HuntingMedusa cover.jpgThis is going to sound just terrible, but as a reader, I rarely shop for books by the cover art.  When I go shopping for books, I almost always have a list of books I’ve culled from favorite authors’ websites, or recommendations from readers I trust. I can appreciate all of the lovely covers on the shelves in the store–though I will profess a bit of a bias against all the copy-cat covers on erotic romances these days–fruit and flowers?  Those do not scream “hot romance” to me.  Give me a hot, shirtless hero on the cover, whether he’s alone or with his heroine. I am, after all, a romance fanatic.

That is one big reason why the cover for my book HUNTING MEDUSA makes me so happy when I look at it. (And, okay, I might have petted it a few thousand times.) But it isn’t just the mostly-naked hunk looking all broody and dangerous. No, the talented artist who worked on my cover art managed to work a bit of the setting into the background, and there’s the heroine, defiant and still vulnerable. Plus there’s a nifty little symbol tucked into the corner that will continue throughout the trilogy, and that makes me smile. The first time I saw it absolutely thrilled me, seeing all those little touches put together after all the work I’d put into the book. Plus, seeing the cover art made the book feel even more real than everything leading up to that point. Continue reading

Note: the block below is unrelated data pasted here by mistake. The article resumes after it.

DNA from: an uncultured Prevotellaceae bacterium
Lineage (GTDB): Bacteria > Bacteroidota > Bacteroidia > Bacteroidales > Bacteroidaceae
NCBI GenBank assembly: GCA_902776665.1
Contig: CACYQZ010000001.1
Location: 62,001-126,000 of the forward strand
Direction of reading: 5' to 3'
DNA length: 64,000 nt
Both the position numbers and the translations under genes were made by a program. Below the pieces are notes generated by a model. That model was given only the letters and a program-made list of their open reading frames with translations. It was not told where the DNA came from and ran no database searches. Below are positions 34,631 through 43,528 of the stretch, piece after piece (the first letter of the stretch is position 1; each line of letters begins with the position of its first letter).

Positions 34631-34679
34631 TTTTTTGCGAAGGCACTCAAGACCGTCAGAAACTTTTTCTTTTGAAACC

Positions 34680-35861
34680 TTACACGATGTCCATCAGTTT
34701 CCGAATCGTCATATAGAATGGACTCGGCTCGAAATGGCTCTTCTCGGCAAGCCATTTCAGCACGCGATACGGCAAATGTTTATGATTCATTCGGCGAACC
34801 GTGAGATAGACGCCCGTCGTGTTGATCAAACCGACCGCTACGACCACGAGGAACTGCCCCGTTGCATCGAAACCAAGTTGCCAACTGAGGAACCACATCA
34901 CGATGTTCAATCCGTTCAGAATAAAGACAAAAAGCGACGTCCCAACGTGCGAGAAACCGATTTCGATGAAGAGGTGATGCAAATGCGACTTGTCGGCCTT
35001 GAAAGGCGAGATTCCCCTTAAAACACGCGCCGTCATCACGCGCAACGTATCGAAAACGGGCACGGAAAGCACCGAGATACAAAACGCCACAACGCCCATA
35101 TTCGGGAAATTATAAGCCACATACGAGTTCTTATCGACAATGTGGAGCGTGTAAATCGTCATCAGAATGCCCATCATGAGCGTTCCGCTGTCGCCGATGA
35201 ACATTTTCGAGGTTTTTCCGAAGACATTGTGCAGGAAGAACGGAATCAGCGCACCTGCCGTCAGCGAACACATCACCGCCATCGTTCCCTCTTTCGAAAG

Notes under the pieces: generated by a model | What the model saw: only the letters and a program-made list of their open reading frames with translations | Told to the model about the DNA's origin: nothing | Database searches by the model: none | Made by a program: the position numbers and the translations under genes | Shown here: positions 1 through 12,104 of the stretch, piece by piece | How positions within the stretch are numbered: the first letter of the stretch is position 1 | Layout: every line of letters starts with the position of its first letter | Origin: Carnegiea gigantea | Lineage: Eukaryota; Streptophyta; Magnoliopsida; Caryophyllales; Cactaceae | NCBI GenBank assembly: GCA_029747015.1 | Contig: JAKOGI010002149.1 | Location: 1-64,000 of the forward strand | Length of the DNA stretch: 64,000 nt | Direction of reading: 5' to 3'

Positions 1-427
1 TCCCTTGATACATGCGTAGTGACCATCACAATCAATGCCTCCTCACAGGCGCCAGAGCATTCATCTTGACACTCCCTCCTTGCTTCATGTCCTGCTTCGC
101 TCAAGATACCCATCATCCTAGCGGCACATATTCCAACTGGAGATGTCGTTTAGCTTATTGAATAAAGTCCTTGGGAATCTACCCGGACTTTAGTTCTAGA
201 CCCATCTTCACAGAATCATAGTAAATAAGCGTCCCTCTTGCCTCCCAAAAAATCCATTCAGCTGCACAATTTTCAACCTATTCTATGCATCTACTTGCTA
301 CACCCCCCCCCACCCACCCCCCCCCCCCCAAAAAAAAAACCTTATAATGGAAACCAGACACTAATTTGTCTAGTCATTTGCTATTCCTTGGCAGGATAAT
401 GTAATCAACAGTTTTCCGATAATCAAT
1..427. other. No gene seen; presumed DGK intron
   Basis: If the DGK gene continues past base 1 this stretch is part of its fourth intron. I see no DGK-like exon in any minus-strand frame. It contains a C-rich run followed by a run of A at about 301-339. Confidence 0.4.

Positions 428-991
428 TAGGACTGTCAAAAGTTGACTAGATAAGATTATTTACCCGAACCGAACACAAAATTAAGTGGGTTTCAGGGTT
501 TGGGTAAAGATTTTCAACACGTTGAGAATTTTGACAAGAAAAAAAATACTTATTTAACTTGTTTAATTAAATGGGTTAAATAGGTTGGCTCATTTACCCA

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How to Write About Love Like a Man: Dan Rhodes and Flash Fiction

Posted by February 13th, 2014

I read Women’s Fiction more ardently than almost any genre, but even I sometimes get tired of the pink frilly covers that come with it. That’s what makes the cover of Dan Rhodes’s story collection MARRY ME feel fun and a little subversive: It plays on a lot of the Women’s Fiction (or chick lit) tropes and turns them on their head.

Spend an evening–perhaps tomorrow evening, if you don’t have other plans–with this book, and you’ll be delighted to read about marriage and domestic coupling from a fresh–if often rather cynical–perspective. Dan writes “short shorts” or “flash fiction”–extremely brief stories not much longer than a page, even just a paragraph. In honor of Valentine’s Day, Dan shares my favorite of his stories with the Book Country community, and stays for a chat about how to write about love like a man. Read his story “Science,” and try writing your own short short to share on this Book Country Discussion Board or in the comment section below.